Tuesday, September 11, 2007
Extreme street crossing - Episode 8
I really didn't have much reason, or opportunity really, to cross the street while in Venezuela. Our hotel was on what appeared to be the main drag. Lots of stores and such up and down from the hotel and virtually anything you could want was on the same side of the road. I did; however, have a couple of experiences crossing the street - during daylight or just post daylight hours - that were.....harrowing, shall we say?
Day 2 - Opening Ceremonies. This event was held in a nice stadium that was conveniently located directly across the street from our hotel. It started right at dusk, so while there was still plenty of daylight, all of Team USA crossed the street. The street was a 6 lane with a decent size median in the middle, so if you could only make it halfway across at one time then that was ok. No serious issues crossing over to the stadium, ceremonies happend, Miss Venezuela was there - the boys went nuts, and the shindig ended. Leaving the stadium it was definitely dark outside. Probably 8ish at night, but still quite busy out as it was Saturday evening. There are stoplights in Venezuela, not unlike here, and if you're lucky there are also the crossing lights. I'm pretty sure there was no crossing light in front of the hotel, but we can all see red and green and it's pretty easy to judge when it is and is not safe to cross the road. Myself and a female athlete were standing on the corner, being the first two out of the ceremony, waiting on the light to change so we could cross. The light turns red, traffic stops, nobody is turning right, so we proceed to try and make it to the median. Not halfway out in to the road, light still red, a motorcycle comes flying through the intersection right at us. I grab the girl and pull her backwards as I'm exiting stage left myself. I swear these people don't know what a stoplight is. My best guess is that stoplights only apply to vehicles with 4 or more tires, and those with two just kind of have their own traffic laws. Regardless, we made it across safely after that incident.
Day 5 - The Lunch. You might recall my last blog where I discussed the volleyball lunch, and my adventure with Todd to every ATM within a 3 block radius. This adventure involved a good bit of street crossing. To start with, it was midday on a Tuesday - lunch time. People take lunch in Venezuela just the same as they do around here. It's a busy time of day to say the least. As we walked up to where we needed to cross to get to the pizzaria, I noticed that there was a crosswalk - of all things, a crosswalk - only it wasn't at an intersection, nor a light of any sort. Nope, just a crosswalk, in the middle of the street. Anywho, I figured a crosswalk in the middle of the street is about as good as it's gonna get around these parts, so myself and another athlete or two decide to brave it. Traffic is flying by like mad. I'm pretty sure these people have zero traffic laws, and if there are actual laws........well, they just don't follow them at all. It's kind of like double dutch - when you're watching the ropes turn, and you want to jump in, but you have to time it just right. You're trying to feel the rhythm, and when you think you've got it you make a break for it and run in. That's what it was like crossing the street. A few busses, or box trucks, or SUVs would fly by, and you'd gauge the next few cars coming up the road. Was there time to make a run for it? Would it be safer to just wait for the light to change, 2 blocks up? Two lanes are traffic free, but there's a car whizzing up lane 3 - so we should walk up to lane 3, wait for the car to fly by and then shoot the gap to the median. This scenario is ineveitably what happend. Now, on the opposite side of the median there was considerably less traffic. The light on the next block did a superior job of stopping up the flow coming at us, so we were able to just cruise across. Once 3 or 4 of us got over there, we decided that we didn't want to eat at that joint, so we braved it and walked back across. Actually, walking never really happend - we stutter-stepped really. A half jog, half walk, half back track sort of jig if you will. Once we were back with the rest of the team we decided that we'd rather have the pizzaria, so we braved the traffic yet again.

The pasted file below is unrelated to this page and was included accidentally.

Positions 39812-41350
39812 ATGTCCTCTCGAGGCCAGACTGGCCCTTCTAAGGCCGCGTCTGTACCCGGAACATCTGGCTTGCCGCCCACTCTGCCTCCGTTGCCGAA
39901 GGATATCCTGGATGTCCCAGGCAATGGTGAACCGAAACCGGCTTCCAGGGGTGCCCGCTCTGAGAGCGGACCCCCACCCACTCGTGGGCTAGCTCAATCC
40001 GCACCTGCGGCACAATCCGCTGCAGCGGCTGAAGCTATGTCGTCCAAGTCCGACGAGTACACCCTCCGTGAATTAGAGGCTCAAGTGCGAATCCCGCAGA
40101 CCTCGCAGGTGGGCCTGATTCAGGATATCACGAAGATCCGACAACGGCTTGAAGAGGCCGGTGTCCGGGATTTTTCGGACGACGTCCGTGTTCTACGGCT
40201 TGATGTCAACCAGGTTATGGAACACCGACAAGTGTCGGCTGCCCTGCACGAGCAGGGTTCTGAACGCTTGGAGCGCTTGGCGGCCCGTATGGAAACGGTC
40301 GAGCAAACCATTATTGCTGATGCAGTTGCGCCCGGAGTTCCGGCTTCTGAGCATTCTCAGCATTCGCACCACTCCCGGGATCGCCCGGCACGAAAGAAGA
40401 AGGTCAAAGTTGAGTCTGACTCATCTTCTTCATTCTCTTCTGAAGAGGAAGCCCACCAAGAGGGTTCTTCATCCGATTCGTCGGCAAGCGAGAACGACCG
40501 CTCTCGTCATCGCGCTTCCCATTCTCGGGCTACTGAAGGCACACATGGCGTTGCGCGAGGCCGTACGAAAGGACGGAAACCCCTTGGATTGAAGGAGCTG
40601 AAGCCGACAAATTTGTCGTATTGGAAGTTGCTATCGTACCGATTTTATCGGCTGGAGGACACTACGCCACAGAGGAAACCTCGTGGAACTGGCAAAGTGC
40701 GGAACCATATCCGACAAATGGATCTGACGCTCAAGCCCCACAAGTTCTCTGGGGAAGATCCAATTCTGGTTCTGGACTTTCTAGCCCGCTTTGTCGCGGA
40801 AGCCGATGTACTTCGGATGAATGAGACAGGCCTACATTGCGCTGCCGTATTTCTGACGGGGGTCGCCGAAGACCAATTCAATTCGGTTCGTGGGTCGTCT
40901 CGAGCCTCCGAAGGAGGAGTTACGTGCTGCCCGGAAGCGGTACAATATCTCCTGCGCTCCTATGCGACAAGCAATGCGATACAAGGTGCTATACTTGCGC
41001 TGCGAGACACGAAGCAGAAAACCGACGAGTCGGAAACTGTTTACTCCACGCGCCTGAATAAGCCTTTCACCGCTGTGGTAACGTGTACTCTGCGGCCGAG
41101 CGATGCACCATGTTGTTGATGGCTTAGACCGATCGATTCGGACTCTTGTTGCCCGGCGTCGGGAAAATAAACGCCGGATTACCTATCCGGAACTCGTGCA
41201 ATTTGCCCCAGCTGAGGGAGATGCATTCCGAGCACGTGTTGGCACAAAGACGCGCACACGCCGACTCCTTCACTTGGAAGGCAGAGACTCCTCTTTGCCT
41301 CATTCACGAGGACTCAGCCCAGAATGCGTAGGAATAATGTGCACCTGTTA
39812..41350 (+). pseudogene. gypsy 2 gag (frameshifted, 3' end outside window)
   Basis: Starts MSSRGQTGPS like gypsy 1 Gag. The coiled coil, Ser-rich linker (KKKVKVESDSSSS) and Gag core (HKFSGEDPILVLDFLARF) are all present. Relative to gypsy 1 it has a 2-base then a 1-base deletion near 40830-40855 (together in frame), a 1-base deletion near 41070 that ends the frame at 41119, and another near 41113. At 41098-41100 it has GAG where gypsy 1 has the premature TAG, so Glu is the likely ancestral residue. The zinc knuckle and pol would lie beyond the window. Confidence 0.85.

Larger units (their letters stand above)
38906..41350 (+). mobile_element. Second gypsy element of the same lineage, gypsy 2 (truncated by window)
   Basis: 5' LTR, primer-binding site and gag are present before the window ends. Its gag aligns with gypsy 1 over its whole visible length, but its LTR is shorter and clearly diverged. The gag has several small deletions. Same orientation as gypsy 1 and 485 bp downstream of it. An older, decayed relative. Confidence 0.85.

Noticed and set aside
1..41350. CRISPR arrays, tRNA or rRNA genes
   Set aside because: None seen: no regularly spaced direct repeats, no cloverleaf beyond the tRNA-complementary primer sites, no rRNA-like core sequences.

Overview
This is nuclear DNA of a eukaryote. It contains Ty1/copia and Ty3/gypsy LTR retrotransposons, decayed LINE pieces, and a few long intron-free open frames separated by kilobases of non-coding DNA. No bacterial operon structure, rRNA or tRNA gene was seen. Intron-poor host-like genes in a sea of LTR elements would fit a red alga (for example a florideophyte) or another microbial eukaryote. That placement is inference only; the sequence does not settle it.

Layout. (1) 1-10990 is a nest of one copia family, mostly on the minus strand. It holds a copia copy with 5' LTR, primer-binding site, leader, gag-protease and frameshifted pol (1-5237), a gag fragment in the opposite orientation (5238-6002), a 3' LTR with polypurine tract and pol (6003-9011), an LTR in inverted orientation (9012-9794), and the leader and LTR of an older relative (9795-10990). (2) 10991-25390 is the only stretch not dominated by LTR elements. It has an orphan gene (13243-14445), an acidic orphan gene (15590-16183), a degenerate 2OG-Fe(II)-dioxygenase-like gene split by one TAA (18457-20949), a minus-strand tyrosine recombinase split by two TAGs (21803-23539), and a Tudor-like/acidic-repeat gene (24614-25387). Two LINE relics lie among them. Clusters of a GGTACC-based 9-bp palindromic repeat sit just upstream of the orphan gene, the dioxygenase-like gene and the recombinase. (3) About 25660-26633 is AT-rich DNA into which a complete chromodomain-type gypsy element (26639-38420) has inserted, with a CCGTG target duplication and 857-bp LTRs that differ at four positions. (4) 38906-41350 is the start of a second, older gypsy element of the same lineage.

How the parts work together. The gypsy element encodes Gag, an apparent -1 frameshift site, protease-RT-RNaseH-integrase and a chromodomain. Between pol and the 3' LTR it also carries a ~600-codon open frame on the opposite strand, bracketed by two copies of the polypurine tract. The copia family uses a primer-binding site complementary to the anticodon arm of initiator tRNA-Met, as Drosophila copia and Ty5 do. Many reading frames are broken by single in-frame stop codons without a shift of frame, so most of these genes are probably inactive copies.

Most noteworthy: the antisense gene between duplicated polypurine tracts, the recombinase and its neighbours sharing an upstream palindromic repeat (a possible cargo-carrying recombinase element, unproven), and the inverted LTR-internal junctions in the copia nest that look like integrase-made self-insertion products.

By the time we had to go do the ATM run, I felt fully confidant that I could cross the road under any circumstances because I'd already crossed about 10 times in 10 minutes. We sailed across to the ATM and coming back was no sweat either - it was the inbetween that was blog worthy. After lunch I crossed by myself cause I had to catch a bus back over to the University to cover Track & Field. Miraculously I survived that too.